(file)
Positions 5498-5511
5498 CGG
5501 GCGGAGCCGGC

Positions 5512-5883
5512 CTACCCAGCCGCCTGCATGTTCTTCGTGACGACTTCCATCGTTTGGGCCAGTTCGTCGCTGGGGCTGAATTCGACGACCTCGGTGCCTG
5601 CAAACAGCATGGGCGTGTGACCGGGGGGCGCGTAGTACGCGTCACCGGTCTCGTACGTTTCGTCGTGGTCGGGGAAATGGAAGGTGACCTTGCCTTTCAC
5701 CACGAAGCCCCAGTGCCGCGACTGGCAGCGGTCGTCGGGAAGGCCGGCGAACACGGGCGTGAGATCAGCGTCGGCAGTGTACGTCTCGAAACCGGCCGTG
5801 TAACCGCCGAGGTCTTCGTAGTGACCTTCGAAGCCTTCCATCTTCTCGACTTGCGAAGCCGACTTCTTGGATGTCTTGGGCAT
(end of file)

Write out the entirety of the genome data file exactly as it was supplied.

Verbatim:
Positions 5498-5511
5498 CGG
5501 GCGGAGCCGGC

Positions 5512-5883
5512 CTACCCAGCCGCCTGCATGTTCTTCGTGACGACTTCCATCGTTTGGGCCAGTTCGTCGCTGGGGCTGAATTCGACGACCTCGGTGCCTG
5601 CAAACAGCATGGGCGTGTGACCGGGGGGCGCGTAGTACGCGTCACCGGTCTCGTACGTTTCGTCGTGGTCGGGGAAATGGAAGGTGACCTTGCCTTTCAC
5701 CACGAAGCCCCAGTGCCGCGACTGGCAGCGGTCGTCGGGAAGGCCGGCGAACACGGGCGTGAGATCAGCGTCGGCAGTGTACGTCTCGAAACCGGCCGTG
5801 TAACCGCCGAGGTCTTCGTAGTGACCTTCGAAGCCTTCCATCTTCTCGACTTGCGAAGCCGACTTCTTGGATGTCTTGGGCAT